Dear Partners in Mission:
“For just as the body is one and has many members, and all the members of the body, though many, are one body, so it is with Christ.” 1 Cor. 12:12
Yesterday on Pentecost we heard these words from the Apostle Paul. That though there are many members, we are one body in Christ. And as one body then we belong to one another as we belong to Christ. In 2020 on Pentecost we must acknowledge that many of the members of this body are hurting. Today, June 1, our Presiding Bishop encouraged us to participate in a national interfaith and civic day of mourning. This day was intended to be an opportunity to collectively acknowledge that as a nation more than 100,000 people had died of COVID-19 in just three months. To acknowledgement that although the grief and loss from this pandemic have been unequally and unevenly shared across our nation this loss of life, equivalent to the population of Abilene, TX, we must take time as a body to acknowledge not just this loss of life but also the many other losses experienced as well. So I invite you to join your synod staff in taking time today to do the holy work of mourning because members of our body have and are suffering. For more information about this day, check out Sojourners: National Day of Mourning and Lament.
Of course when this day of mourning was set we had no idea the additional outpouring of pain and grief we would experience Pentecost weekend. The murder of George Floyd in Minneapolis has intensified this collective experience of grief as one more example of how communities of color feel marginalized and targeted in our nation. The anger, frustration, and protests continue to reveal the cracks in our society and the uneven experience of what it means to be part of this nation. Combined with the specter of white nationalist groups attempting to capitalize on protests to fuel hatred and violence, there is even more painful truth that we as a nation must acknowledge today.
Sunday I was honored to be able to join in worship online with St. John, Dallas, one of our majority African descent congregations in NT-NL, and I was invited to listen to their stories of frustration, systemic bias, and oppression. I was honored by their trust and openness. One member shared their “feeling that a knee has been on our neck for 400 years.” The body is hurting, and as we are one body, that means we are hurting.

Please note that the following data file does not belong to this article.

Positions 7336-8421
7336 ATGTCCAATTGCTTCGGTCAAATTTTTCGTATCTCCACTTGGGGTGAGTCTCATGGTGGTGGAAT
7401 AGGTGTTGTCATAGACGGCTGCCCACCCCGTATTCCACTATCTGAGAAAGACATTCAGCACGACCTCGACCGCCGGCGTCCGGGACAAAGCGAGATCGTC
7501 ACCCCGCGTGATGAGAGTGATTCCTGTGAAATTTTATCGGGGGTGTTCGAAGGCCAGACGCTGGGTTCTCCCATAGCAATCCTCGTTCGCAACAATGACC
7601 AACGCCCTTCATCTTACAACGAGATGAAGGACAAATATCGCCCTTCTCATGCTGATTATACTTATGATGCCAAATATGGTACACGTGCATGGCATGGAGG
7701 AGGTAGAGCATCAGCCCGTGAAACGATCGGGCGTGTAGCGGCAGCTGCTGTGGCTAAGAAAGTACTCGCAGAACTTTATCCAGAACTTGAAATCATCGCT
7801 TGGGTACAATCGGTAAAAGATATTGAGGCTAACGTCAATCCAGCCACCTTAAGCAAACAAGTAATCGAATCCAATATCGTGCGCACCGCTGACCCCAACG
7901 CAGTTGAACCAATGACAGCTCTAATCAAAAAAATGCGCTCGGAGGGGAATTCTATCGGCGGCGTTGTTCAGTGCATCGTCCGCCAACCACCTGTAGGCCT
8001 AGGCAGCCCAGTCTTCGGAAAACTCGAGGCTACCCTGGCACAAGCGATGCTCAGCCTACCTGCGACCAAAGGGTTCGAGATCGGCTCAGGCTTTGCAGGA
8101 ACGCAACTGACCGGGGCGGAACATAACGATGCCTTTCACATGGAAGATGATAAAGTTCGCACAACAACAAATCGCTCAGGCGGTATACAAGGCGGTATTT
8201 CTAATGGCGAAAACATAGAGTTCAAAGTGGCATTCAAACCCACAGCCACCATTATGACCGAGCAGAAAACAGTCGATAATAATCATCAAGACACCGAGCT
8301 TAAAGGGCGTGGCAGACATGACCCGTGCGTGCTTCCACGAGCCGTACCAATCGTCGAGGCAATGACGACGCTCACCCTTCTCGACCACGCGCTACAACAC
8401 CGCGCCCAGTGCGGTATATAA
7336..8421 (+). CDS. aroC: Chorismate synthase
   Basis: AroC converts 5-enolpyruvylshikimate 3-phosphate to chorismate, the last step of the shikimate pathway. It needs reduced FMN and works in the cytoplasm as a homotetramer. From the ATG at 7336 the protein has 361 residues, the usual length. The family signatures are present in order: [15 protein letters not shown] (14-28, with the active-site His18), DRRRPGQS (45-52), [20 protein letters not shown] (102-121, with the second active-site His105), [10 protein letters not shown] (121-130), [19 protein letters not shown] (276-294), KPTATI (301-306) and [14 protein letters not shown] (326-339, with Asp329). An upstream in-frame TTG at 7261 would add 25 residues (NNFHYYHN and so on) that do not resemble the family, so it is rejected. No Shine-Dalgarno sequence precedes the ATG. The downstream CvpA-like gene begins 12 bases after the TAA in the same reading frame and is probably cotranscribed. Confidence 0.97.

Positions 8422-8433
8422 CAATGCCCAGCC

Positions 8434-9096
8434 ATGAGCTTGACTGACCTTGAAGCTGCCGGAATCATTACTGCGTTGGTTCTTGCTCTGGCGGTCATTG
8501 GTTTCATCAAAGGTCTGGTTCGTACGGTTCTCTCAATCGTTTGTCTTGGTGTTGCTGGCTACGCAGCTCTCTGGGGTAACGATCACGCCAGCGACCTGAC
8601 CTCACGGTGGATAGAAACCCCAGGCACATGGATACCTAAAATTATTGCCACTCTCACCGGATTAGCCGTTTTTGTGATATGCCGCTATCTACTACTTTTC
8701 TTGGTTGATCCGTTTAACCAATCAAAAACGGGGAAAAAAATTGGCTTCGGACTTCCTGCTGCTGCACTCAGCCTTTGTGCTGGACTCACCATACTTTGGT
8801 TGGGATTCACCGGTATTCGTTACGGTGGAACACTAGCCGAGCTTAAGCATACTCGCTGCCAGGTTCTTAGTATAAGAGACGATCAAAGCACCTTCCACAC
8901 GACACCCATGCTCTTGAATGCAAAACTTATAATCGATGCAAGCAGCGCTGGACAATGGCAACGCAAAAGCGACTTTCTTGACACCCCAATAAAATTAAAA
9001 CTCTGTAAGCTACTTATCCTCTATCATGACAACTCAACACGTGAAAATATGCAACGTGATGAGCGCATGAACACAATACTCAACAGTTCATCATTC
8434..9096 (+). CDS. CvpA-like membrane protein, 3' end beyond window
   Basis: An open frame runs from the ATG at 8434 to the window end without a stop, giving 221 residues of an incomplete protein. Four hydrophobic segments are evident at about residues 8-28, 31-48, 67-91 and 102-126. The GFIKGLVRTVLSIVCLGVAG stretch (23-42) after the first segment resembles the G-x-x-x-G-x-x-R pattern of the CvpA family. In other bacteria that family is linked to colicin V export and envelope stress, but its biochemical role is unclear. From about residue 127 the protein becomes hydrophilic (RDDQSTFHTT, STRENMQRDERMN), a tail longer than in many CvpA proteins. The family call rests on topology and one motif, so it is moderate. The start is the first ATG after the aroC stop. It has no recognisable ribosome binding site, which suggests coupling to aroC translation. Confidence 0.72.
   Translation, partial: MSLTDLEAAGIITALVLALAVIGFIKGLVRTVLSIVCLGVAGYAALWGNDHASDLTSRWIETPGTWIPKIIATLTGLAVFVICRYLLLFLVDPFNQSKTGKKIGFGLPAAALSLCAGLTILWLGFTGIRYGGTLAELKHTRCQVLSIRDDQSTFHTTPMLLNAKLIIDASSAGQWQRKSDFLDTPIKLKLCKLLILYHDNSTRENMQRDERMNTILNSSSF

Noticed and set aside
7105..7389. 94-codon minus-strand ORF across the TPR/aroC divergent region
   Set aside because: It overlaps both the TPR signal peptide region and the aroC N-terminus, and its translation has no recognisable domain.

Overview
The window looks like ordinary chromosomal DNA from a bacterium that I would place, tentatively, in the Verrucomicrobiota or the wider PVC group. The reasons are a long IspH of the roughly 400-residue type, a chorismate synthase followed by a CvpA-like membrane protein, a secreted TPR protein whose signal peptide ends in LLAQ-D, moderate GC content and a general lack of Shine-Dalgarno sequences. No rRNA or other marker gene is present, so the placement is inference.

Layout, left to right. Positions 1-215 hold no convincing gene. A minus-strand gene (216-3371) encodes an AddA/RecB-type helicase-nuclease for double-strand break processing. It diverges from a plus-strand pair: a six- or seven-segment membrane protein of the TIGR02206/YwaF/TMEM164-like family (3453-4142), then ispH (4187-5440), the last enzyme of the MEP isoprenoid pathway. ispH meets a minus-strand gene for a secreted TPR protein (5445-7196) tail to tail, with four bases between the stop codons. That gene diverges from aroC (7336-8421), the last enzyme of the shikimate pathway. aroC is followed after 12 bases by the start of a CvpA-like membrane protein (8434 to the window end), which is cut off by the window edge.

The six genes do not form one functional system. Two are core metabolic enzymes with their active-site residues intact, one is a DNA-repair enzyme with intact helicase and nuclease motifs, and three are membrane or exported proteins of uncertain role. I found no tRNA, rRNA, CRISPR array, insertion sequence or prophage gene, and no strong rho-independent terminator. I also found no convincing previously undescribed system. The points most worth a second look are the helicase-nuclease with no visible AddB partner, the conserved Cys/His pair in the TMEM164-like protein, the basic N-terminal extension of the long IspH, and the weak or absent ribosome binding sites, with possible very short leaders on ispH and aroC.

In response to this hurt the ELCA Conference of Bishops united in one voice again affirming our commitment to combating racism in its many forms and particularly as it manifests in ideologies of white supremacy. Ideologies that degrade the body and, based on sinful theologies, believe one member of the body to be superior to another because of the color of their skin. That sin must be named, its systemic and institutional expressions identified, and ultimately work for reuniting the body in equity and justice be done. Equity and justice in which we acknowledge privilege and sin and make steps to preserve and lift up parts of the body that have for too long suffered.
The rush of the spirit on the church that first Pentecost gave the body of Christ marching orders. The church was to be a multi-lingual, multi-ethnic, diverse body that was one not in language or nation but in Christ. Throughout its history the church has both lived into and fallen well short of this mission. Too often we have been silent and complicit. We look for our privilege and advantage. We forget that our Christian freedom is not for us but for our neighbor, particularly our marginalized neighbor. As our Briarwood Leadership Center Director Dr. Robert Smith reminds us in his recent blog post on Christian Freedom (part of a series giving structure and context for our fall leadership convocation).
“Rights exist to protect the existence of minorities, not salve the discriminatory conscience of those who represent an empowered class enjoying the benefits of de facto establishment.”
The temptation to homogenize the body of Christ, to align with power, is strong. The Church’s impulse to preserve the institution results in compromises of the Pentecost promise and the witness of the Apostle Paul. Yet the rush of the spirit comes again and the witness of modern day apostles is there for us to hear, if we will listen.
A wise pastor recently said to me that she often hears people say to her “I just don’t understand how they can think like that.” Perhaps on this day of national mourning we can begin a new Pentecost project among us. To take time to engage why our neighbor might think or be or do what they do. To listen hard to the different experiences of the body and not brush them away when we become uncomfortable. We have a time to do this right now. To listen to the stories of those impacted by Covid-19 and not brush them off because “no one I know has gotten it.” To listen hard to the experience of siblings whose skin color is different that ours, who grew up in different economic circumstances, whose sexual orientation is not ours and be willing to be changed. To take seriously the fifth anniversary of the martyrdom of the Emanuel 9 in Charleston and utilize the ELCA’s resources for commemorating this day.
In baptism we are changed. We become a part of the body of Christ, which has many members, but is one. One in our diversity, one because Christ makes it so. God bless you this week and may we, as Lutherans in NT-NL, be known in this time as people united in Christ, secure in our baptism, and doers of justice.
P.S. Bishop Eaton has recorded and provided a sermon for Trinity Sunday (June 7) you are welcome to use.